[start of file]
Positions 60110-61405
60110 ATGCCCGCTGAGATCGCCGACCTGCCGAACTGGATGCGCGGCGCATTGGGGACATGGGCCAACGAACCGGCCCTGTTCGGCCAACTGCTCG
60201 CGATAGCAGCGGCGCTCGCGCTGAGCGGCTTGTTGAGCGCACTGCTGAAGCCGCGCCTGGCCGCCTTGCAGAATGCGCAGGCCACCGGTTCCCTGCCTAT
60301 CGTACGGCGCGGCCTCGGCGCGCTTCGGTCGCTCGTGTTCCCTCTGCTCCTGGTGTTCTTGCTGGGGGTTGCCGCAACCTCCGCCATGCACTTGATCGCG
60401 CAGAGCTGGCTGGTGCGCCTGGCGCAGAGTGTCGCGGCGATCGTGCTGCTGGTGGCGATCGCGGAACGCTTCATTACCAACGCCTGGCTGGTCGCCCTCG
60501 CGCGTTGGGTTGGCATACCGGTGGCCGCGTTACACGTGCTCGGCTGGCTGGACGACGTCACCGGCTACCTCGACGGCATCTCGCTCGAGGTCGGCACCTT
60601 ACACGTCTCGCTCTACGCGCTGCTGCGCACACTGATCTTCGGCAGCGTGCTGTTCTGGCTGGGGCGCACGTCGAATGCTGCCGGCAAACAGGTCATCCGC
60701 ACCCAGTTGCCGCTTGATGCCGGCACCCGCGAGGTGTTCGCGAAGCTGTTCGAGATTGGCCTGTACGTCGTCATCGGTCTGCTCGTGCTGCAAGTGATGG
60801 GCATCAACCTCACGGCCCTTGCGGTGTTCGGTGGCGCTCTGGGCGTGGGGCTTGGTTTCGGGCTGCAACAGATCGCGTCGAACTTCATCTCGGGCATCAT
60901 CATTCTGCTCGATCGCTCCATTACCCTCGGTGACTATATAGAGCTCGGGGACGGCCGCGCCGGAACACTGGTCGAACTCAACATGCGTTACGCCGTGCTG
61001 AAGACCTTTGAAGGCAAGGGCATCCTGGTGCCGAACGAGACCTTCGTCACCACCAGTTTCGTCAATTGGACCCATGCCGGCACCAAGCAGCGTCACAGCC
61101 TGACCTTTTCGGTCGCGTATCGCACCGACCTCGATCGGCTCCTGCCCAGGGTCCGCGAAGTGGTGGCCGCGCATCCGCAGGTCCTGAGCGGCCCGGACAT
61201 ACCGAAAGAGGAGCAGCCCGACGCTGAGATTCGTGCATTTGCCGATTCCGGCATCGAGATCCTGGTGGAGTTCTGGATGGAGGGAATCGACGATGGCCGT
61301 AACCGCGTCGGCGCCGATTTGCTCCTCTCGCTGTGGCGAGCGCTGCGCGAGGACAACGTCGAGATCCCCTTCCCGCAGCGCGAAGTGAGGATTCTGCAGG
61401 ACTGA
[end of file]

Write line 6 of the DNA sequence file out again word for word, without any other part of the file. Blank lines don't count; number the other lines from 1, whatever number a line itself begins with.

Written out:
60501 CGCGTTGGGTTGGCATACCGGTGGCCGCGTTACACGTGCTCGGCTGGCTGGACGACGTCACCGGCTACCTCGACGGCATCTCGCTCGAGGTCGGCACCTT